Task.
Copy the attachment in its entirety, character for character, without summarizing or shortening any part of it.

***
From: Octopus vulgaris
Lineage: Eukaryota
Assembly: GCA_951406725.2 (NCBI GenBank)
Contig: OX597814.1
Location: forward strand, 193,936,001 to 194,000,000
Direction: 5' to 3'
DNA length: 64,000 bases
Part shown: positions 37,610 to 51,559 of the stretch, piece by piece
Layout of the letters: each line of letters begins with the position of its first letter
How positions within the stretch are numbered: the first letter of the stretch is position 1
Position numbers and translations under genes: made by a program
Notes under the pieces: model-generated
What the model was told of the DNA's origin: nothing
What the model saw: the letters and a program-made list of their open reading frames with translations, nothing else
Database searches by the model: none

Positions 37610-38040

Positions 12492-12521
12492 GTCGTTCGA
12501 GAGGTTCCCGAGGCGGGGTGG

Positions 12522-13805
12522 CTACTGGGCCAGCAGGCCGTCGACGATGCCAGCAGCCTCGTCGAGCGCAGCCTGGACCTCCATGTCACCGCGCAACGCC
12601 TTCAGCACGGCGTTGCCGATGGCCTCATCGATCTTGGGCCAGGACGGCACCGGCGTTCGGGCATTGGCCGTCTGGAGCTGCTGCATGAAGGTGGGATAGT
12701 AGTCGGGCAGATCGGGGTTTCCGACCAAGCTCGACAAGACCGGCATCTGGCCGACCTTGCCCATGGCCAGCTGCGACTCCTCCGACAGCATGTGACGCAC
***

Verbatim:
From: Octopus vulgaris
Lineage: Eukaryota
Assembly: GCA_951406725.2 (NCBI GenBank)
Contig: OX597814.1
Location: forward strand, 193,936,001 to 194,000,000
Direction: 5' to 3'
DNA length: 64,000 bases
Part shown: positions 37,610 to 51,559 of the stretch, piece by piece
Layout of the letters: each line of letters begins with the position of its first letter
How positions within the stretch are numbered: the first letter of the stretch is position 1
Position numbers and translations under genes: made by a program
Notes under the pieces: model-generated
What the model was told of the DNA's origin: nothing
What the model saw: the letters and a program-made list of their open reading frames with translations, nothing else
Database searches by the model: none

Positions 37610-38040

Positions 12492-12521
12492 GTCGTTCGA
12501 GAGGTTCCCGAGGCGGGGTGG

Positions 12522-13805
12522 CTACTGGGCCAGCAGGCCGTCGACGATGCCAGCAGCCTCGTCGAGCGCAGCCTGGACCTCCATGTCACCGCGCAACGCC
12601 TTCAGCACGGCGTTGCCGATGGCCTCATCGATCTTGGGCCAGGACGGCACCGGCGTTCGGGCATTGGCCGTCTGGAGCTGCTGCATGAAGGTGGGATAGT
12701 AGTCGGGCAGATCGGGGTTTCCGACCAAGCTCGACAAGACCGGCATCTGGCCGACCTTGCCCATGGCCAGCTGCGACTCCTCCGACAGCATGTGACGCAC